representing J. Koshland & Co., oC
Boston, quietly announced to the
growers that he was In the mar
ket for wool and within the day ha
bought 440,000 pounds at'30 to 30
cents. A day or two later J. W
Beynier, local buyer, took ,the field
with still better offers and about tho
same time W. W. Smead received or
ders to get busy and the result wad
that within a short time all the wool
In the county was sold at from 30 to
33 cents.
John Kilkenny with some 20,000
fleeces', or better than 200,000 pounds
of various grades sold his entire clip
Friday at a flat price of 32 cents, S.
W. Spencer, acting or Mr. Beymer
being the buyer.
Mike Kenny, who sold to'W. W
Smead the same day received 32 Yj,
j cents and at least one other sheep-
I man with a good sized clip is known
to have received 33 cents straight.
Mr, Beymer bought 25,000 fleeced
at Pendleton Friday and was at Baker
Saturday buying wool there.
A recent statement issued by tho
state highway commission showing
the activities of that body from 1917,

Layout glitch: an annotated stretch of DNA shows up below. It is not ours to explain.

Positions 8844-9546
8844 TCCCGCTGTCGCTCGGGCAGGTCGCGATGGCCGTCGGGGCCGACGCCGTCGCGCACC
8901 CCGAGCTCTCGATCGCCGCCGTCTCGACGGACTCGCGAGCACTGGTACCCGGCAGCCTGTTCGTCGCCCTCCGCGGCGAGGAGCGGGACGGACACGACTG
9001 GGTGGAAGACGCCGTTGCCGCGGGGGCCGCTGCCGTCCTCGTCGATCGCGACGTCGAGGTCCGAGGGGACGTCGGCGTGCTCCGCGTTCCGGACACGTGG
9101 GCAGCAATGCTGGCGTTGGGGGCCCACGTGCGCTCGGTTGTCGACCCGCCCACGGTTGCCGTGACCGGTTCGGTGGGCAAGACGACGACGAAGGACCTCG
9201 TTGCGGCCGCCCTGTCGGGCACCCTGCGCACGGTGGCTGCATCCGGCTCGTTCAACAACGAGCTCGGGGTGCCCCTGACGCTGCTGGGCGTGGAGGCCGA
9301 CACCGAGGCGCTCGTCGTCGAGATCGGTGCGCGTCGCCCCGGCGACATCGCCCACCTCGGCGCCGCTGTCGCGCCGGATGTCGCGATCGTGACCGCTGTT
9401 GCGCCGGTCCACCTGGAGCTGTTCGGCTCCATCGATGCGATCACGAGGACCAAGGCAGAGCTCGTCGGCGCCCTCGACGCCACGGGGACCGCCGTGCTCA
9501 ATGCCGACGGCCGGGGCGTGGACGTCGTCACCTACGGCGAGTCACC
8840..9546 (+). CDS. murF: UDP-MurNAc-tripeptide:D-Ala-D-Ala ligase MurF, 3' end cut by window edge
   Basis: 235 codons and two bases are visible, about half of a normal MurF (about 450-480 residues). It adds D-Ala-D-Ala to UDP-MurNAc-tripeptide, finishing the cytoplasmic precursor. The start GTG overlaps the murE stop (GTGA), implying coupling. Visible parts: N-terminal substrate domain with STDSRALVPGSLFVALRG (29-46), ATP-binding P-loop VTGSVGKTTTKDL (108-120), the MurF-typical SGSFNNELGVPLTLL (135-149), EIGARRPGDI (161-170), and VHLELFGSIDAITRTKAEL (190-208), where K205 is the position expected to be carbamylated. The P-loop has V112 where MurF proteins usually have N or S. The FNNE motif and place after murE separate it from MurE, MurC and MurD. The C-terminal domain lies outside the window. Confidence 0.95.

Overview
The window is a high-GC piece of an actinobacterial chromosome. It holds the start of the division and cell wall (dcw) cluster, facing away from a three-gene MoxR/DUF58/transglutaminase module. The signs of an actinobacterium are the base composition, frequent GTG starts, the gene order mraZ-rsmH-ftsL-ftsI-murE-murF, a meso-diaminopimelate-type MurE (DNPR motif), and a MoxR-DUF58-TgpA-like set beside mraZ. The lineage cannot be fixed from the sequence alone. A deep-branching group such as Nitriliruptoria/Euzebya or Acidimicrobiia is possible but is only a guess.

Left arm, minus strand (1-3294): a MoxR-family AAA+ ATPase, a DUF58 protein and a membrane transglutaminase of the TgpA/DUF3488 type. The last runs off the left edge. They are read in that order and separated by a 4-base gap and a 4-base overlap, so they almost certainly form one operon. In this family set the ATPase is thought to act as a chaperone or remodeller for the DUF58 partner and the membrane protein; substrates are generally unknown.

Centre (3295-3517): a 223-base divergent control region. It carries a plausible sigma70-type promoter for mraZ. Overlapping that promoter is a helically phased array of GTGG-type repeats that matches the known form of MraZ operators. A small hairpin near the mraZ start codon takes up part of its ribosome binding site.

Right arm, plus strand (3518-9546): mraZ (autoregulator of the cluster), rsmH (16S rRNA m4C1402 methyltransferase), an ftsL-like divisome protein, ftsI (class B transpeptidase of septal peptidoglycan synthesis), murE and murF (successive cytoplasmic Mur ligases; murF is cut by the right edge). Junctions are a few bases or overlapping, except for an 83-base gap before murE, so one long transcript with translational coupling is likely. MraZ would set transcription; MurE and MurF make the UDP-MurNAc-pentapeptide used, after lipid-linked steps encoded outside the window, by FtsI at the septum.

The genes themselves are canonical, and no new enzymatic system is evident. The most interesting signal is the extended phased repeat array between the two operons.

the yeait of tho Inception of the stato
highway building in Oregon, up to
tho present tlmo Irf ot considerable
During that time there has boon
1703.51 mlleH of highway graded,
1383.51 miles surfaced and 034.3 1
miles paved. The total cost, of these
improvements is $50,0 08,963.13. ,
This work and expendituro ot
money Is divided between eastern and
western Oregon as follows:
Eastern Oregon Grading, 1041.
69 miles surfacing, 924.23 miles;
paving, 95.90 miles.
Western Oregln Cniding, ,601.83
miles; surfacing, 459.38 miles; pav
ing, 038.05 mlleH.
Total expenditure In eastern Ore
gon, $19,720,082.21.1
Total expendituro lin western Ore
gon, $30,338,880.92.
Of tho total amount expended, tha
statu contributed $35, 1 26,260.08;
the counties expended $8,133,976.27;
railroad companies $208,618.19, and
tho federal government $6,539,
978.50. While the i.tatemont showa that
western Oregon hai secured moro
paving than has the eastern part of
tho slate; eastern Oregon has been
given a considerable greater iiilleag.i
Ik grading and surfacing and of ttio
money expended the country east ot
tho mountains ha.t reecived approxi
mately two-fifths and tho section
went (jf tho Cascade.-) approximate!
thii i.-fltliK of the total amount.
Considering population and ta.';
abb; wealth of the two tied ion.-, it
appears t!i; t this part of the stato ha.4
not fared badly at tho handu of tho
i-oiunil tsii'ii.
United Stales forest projeeU have
been Included In the above statement
but cos, of surveys, administration
and bond interest are not included.